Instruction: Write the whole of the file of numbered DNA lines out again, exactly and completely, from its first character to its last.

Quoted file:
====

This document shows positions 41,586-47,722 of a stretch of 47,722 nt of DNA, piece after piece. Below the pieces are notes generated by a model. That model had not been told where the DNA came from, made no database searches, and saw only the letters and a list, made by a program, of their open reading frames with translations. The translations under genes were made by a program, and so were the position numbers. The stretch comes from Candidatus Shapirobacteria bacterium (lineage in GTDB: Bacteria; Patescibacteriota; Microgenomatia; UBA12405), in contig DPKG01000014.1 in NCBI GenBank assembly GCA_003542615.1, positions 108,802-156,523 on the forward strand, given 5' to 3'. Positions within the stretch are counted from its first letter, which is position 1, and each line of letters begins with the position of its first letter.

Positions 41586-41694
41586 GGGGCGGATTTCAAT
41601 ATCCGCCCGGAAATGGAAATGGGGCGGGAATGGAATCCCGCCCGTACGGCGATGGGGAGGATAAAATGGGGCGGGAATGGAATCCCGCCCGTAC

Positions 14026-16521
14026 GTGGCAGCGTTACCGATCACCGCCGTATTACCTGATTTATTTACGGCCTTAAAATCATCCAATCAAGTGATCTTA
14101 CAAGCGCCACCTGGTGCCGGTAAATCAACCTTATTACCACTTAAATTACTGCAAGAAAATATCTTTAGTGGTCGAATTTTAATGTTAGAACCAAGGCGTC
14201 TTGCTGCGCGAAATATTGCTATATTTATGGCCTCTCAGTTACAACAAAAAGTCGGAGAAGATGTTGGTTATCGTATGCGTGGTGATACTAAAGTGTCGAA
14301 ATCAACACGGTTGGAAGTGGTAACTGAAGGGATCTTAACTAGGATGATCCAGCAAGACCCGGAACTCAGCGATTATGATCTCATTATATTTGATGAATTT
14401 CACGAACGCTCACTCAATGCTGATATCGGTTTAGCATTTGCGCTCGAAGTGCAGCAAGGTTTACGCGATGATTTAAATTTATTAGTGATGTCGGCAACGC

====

This document shows positions 41,586-47,722 of a stretch of 47,722 nt of DNA, piece after piece. Below the pieces are notes generated by a model. That model had not been told where the DNA came from, made no database searches, and saw only the letters and a list, made by a program, of their open reading frames with translations. The translations under genes were made by a program, and so were the position numbers. The stretch comes from Candidatus Shapirobacteria bacterium (lineage in GTDB: Bacteria; Patescibacteriota; Microgenomatia; UBA12405), in contig DPKG01000014.1 in NCBI GenBank assembly GCA_003542615.1, positions 108,802-156,523 on the forward strand, given 5' to 3'. Positions within the stretch are counted from its first letter, which is position 1, and each line of letters begins with the position of its first letter.

Positions 41586-41694
41586 GGGGCGGATTTCAAT
41601 ATCCGCCCGGAAATGGAAATGGGGCGGGAATGGAATCCCGCCCGTACGGCGATGGGGAGGATAAAATGGGGCGGGAATGGAATCCCGCCCGTAC

Positions 14026-16521
14026 GTGGCAGCGTTACCGATCACCGCCGTATTACCTGATTTATTTACGGCCTTAAAATCATCCAATCAAGTGATCTTA
14101 CAAGCGCCACCTGGTGCCGGTAAATCAACCTTATTACCACTTAAATTACTGCAAGAAAATATCTTTAGTGGTCGAATTTTAATGTTAGAACCAAGGCGTC
14201 TTGCTGCGCGAAATATTGCTATATTTATGGCCTCTCAGTTACAACAAAAAGTCGGAGAAGATGTTGGTTATCGTATGCGTGGTGATACTAAAGTGTCGAA
14301 ATCAACACGGTTGGAAGTGGTAACTGAAGGGATCTTAACTAGGATGATCCAGCAAGACCCGGAACTCAGCGATTATGATCTCATTATATTTGATGAATTT
14401 CACGAACGCTCACTCAATGCTGATATCGGTTTAGCATTTGCGCTCGAAGTGCAGCAAGGTTTACGCGATGATTTAAATTTATTAGTGATGTCGGCAACGC